RESUMEN. El Campo Volcánico Payún Matrú está localizado en la Provincia Basáltica Payenia, en el retroarco reciente al oeste de Argentina (35°S-38°S). Esta provincia es más joven que 5 Ma, y la mayor parte de su actividad volcánica tuvo lugar desde hace 2 Ma. El Campo Volcánico Payún Matrú contiene dos volcanes compuestos, el Payún Matrú y el Payún Liso, así como dos campos basálticos en una franja E-W, ubicados al este y oeste del Payún Matrú. El Payún Matrú es el volcán más grande de este campo volcánico, y consiste en un edificio en forma de escudo con una caldera circular en su cúspide de 8 km de diámetro. La composición de ambos volcanes compuestos es alcalina y predominantemente traquítica, con menor participación de lavas intermedias. Los campos basálticos consisten en basaltos y traquibasaltos, con clinopiroxeno y abundante olivina como fenocristales, presentes también en la pasta. En la etapa pre-caldera del Payún Matrú y en algunas lavas post-caldera son comunes las texturas que indican procesos de mezcla de magmas, 'mixing' y 'mingling', como plagioclasas cribadas en panal de abejas junto con otras limpias, biotitas reemplazadas por minerales anhidros y la presencia de dos pastas con una relación fluido-fluido. Las lavas post-caldera tardías son traquíticas, con fenocristales limpios de sanidina y sin texturas de desequilibrio. Una característica destacable del Campo Volcánico Payún Matrú es el hecho de que la caldera está rodeada por campos basálticos en su base, mientras que no se han producido erupciones de basaltos en la zona de la caldera. Proponemos que la ausencia de lavas basálticas en el volcán Payún Matrú se debe a la presencia de una cámara magmática por debajo del mismo, y a que los magmas máficos que ascienden desde niveles más profundos fueron incapaces de extruirse sin interactuar antes con fundidos más evolucionados. Magmas intermedios híbridos, producidos a consecuencia de la mezcla entre magmas basálticos y traquíticos, están presentes en la historia temprana y media del volcán Payún Matrú. Presentamos aquí nueva información sobre el Campo Volcánico Payún Matrú de edad Cuaternaria, basada en trabajos de campo, petrografía, geoquímica de elementos mayoritarios y relaciones isotópicas de 87Sr/86Sr. Por primera vez se presenta un mapa detallado del Campo Volcánico Payún Matrú y su estratigrafía, basado fundamentalmente en observaciones de campo.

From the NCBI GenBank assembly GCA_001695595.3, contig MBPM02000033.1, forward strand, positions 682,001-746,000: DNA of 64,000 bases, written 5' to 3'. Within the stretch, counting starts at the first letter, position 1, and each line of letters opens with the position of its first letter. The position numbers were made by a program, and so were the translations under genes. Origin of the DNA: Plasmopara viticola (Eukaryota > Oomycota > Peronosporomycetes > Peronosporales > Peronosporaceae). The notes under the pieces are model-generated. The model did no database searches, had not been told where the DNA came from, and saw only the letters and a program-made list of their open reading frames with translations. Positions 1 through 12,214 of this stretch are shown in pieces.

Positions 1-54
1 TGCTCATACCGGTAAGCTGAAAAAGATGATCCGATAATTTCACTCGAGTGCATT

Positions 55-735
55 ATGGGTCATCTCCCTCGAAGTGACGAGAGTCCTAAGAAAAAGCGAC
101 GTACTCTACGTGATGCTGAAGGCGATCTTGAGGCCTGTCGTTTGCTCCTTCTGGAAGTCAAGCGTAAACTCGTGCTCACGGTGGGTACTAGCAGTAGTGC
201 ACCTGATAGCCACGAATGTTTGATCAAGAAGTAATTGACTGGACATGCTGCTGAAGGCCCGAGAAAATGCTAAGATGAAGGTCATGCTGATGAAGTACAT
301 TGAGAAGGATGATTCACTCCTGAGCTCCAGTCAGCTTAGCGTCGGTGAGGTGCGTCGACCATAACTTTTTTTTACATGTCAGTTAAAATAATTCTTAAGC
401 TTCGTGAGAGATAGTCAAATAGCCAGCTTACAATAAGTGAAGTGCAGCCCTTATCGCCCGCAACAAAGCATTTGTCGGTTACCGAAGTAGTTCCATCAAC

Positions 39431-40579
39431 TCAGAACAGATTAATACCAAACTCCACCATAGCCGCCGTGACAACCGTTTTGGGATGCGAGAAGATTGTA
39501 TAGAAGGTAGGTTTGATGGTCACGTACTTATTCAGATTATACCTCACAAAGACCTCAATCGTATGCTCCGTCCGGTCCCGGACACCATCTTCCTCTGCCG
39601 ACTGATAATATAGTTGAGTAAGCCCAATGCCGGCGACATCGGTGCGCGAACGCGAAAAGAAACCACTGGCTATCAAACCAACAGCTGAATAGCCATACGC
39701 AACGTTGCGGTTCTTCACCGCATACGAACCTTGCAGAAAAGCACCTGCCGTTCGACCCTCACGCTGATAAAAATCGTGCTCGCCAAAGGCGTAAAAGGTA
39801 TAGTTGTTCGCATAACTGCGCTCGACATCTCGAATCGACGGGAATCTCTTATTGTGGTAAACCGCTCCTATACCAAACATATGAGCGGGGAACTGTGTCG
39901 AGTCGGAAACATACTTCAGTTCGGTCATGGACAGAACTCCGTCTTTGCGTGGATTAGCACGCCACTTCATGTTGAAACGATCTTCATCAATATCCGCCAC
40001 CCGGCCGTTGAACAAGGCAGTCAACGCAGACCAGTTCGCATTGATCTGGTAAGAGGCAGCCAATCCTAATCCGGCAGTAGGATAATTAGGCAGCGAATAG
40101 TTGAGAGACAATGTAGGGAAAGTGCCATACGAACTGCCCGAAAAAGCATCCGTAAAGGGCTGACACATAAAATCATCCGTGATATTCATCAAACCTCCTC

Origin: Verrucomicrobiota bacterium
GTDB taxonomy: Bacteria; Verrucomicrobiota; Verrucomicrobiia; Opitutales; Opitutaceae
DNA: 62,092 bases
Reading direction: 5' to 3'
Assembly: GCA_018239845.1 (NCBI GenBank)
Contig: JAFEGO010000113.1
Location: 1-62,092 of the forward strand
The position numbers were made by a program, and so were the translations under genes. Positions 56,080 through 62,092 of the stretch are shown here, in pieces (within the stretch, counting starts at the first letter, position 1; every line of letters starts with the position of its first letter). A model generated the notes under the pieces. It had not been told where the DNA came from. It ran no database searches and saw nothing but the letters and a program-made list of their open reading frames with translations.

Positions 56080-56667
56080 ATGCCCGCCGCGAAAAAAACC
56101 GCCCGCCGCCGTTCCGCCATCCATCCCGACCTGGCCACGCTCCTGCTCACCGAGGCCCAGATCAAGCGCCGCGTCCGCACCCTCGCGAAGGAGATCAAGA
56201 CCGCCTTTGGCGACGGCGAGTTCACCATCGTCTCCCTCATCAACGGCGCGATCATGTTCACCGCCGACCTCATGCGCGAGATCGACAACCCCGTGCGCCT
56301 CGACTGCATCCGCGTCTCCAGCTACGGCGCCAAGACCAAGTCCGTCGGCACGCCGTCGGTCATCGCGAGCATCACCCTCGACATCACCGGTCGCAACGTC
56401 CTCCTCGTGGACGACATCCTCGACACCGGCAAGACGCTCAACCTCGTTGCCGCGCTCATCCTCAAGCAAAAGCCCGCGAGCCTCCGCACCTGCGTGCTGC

Palabras clave: Caldera del Payún Matrú, Basaltos alcalinos, Mezcla de magmas, Magmatismo de retroarco.